Airline companies carried a record-setting 4.3 billion passengers globally in 2018 (International Civil Aviation Association), and by 2037 that number could reach 8.2 billion (International Air Transport Association). To serve those passengers, the research firm Deloitte estimates that aircraft manufacturers will have to produce more than 36,700 aircraft in the next 20 years – and that doesn’t even include aircraft orders from regional carriers.
Aircraft companies are already ramping up their manufacturing. Production rates on Spirit AeroSystems-supported platforms like the Boeing 787 and Airbus A350 continue to increase, according to Eric Hein, senior director of research and technology at Spirit AeroSystems. This puts pressure on the composites industry, since aircraft manufacturers have been steadily increasing the percentage of composites used in their planes. The airframe for the Boeing 787, for example, is made from 50 percent advanced composite materials.
“Increased production rate capabilities for composite structures are important to commercial aerospace because the demand for composite aircraft structures continues to grow,” Hein says. “Composites offer many great advantages when compared to metals. These include weight, tailorability, automation opportunities and service performance.”
Composite materials in today’s aircraft are used primarily for nacelles, streamlined housings or tanks that hold engines, fuel or other equipment. “However, future clean-sheet single aisle fuselage structures are likely to contain significant composite content,” Hein adds.
A greater use of composites would help reduce the weight of these new designs, an important consideration for carriers that want to reduce their planes’ carbon footprints. But there are economic factors at play as well.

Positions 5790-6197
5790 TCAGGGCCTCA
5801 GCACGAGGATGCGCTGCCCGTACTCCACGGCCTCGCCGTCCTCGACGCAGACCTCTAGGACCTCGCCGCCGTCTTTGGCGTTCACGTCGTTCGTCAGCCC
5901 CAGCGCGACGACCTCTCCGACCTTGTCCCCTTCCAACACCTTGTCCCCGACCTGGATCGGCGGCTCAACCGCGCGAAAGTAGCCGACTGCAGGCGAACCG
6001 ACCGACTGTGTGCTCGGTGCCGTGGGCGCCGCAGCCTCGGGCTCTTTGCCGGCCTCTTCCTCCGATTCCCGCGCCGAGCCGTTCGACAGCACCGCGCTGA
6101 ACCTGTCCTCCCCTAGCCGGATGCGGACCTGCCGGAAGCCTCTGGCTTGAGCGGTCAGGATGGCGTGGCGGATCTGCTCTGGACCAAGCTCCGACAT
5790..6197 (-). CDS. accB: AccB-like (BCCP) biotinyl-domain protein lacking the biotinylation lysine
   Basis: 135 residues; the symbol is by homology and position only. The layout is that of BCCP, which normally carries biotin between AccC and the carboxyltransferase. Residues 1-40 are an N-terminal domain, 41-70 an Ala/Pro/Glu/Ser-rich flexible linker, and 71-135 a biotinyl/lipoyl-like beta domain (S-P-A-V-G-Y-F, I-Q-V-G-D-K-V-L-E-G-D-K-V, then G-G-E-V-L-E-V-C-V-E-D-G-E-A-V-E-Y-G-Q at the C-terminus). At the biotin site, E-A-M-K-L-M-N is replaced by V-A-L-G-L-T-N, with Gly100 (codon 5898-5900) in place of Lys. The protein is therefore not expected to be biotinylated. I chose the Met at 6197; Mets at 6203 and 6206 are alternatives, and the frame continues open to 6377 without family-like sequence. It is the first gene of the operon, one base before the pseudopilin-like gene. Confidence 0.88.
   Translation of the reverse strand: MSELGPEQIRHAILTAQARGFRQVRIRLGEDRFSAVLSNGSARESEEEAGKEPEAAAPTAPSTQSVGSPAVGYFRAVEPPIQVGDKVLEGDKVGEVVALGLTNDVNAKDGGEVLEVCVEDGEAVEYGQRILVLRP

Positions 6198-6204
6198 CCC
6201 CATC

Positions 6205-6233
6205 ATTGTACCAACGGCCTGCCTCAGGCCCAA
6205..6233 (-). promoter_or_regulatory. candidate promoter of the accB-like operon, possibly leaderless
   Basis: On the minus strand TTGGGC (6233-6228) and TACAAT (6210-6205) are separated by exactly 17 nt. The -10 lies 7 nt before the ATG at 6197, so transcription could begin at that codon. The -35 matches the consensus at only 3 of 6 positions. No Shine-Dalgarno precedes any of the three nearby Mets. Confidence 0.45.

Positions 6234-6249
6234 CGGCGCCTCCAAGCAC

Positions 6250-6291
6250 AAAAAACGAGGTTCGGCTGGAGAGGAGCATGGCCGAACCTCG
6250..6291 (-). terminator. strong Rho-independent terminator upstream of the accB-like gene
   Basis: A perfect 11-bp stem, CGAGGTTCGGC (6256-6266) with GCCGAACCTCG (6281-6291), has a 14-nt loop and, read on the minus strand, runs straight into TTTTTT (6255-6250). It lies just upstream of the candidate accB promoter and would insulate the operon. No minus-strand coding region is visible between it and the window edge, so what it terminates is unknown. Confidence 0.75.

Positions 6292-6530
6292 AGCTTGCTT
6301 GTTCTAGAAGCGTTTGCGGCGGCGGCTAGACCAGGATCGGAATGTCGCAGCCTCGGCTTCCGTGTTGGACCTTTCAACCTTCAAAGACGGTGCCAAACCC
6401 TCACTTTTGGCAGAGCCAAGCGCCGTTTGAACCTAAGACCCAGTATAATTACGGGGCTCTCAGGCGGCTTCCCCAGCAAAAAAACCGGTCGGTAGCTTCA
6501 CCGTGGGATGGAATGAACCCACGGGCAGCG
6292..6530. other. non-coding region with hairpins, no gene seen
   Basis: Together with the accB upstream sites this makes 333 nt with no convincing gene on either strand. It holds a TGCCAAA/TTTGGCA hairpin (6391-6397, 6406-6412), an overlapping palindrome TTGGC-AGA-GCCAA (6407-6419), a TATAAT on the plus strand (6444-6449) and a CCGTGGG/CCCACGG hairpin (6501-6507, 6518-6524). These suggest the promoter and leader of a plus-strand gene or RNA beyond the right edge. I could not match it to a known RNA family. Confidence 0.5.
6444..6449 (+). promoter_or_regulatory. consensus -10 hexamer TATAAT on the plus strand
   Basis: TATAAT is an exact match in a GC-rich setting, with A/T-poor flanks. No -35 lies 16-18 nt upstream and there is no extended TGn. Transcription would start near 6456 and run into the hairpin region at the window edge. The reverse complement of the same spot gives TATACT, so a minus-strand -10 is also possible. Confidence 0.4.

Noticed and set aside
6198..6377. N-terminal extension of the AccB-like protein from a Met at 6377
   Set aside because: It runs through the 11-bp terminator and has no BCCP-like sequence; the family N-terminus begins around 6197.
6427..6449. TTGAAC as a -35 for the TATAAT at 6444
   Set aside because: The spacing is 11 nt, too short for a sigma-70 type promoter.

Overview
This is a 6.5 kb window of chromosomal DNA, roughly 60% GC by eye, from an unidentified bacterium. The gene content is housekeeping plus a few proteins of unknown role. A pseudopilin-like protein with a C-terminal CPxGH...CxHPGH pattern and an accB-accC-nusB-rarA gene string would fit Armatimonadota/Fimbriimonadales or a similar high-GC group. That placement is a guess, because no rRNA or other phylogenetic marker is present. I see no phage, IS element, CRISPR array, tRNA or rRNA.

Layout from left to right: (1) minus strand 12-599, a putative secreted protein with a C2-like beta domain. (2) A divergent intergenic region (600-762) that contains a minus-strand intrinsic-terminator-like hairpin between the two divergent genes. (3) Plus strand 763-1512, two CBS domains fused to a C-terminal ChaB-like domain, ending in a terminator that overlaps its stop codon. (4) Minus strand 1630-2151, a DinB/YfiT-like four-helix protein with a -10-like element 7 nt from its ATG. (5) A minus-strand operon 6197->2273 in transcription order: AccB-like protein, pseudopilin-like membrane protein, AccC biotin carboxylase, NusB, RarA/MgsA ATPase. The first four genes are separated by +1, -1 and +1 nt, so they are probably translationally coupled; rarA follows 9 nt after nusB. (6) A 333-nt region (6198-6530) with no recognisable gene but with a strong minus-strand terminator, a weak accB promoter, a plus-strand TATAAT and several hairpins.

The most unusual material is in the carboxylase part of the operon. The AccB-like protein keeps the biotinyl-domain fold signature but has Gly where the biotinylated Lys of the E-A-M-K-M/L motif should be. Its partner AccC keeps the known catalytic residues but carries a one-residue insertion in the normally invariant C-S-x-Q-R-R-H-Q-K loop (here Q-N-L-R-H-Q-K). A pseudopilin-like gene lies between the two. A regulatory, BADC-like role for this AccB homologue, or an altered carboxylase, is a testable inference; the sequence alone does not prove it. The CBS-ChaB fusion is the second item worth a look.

“Increased speed and volume [in composites manufacturing] result in lower costs due to economies of scale and faster time to market,” says John Geriguis, innovation leader for General Atomics Aeronautical Systems Inc. (GA-ASI). The use of composites also meets customers’ demand for lower cost of ownership, not just the initial cost of the aircraft.
“Fuel usage, maintenance, reliability and availability of aircraft play a big role in the total cost. Designing and building producible, lighter weight, unitized composite structures to lower initial cost, maintenance cost and fuel consumption is paramount,” Geriguis adds.
New urban air transportation services that carry people short distances will add to the demand for faster composite manufacturing technologies. Several companies, such as Uber Elevate, Joby Aviation and German-based Volocopter are working on variations of small, electric-powered aircraft that will be able to travel as far as 150 miles on a charge. These aircraft could transport commuters to and from work or take them on short hops between two cities. While some of the aircraft will be operated by pilots at first, the goal is to ultimately have them operate autonomously.
Read more: Aircraft Manufacturers Looking for Speed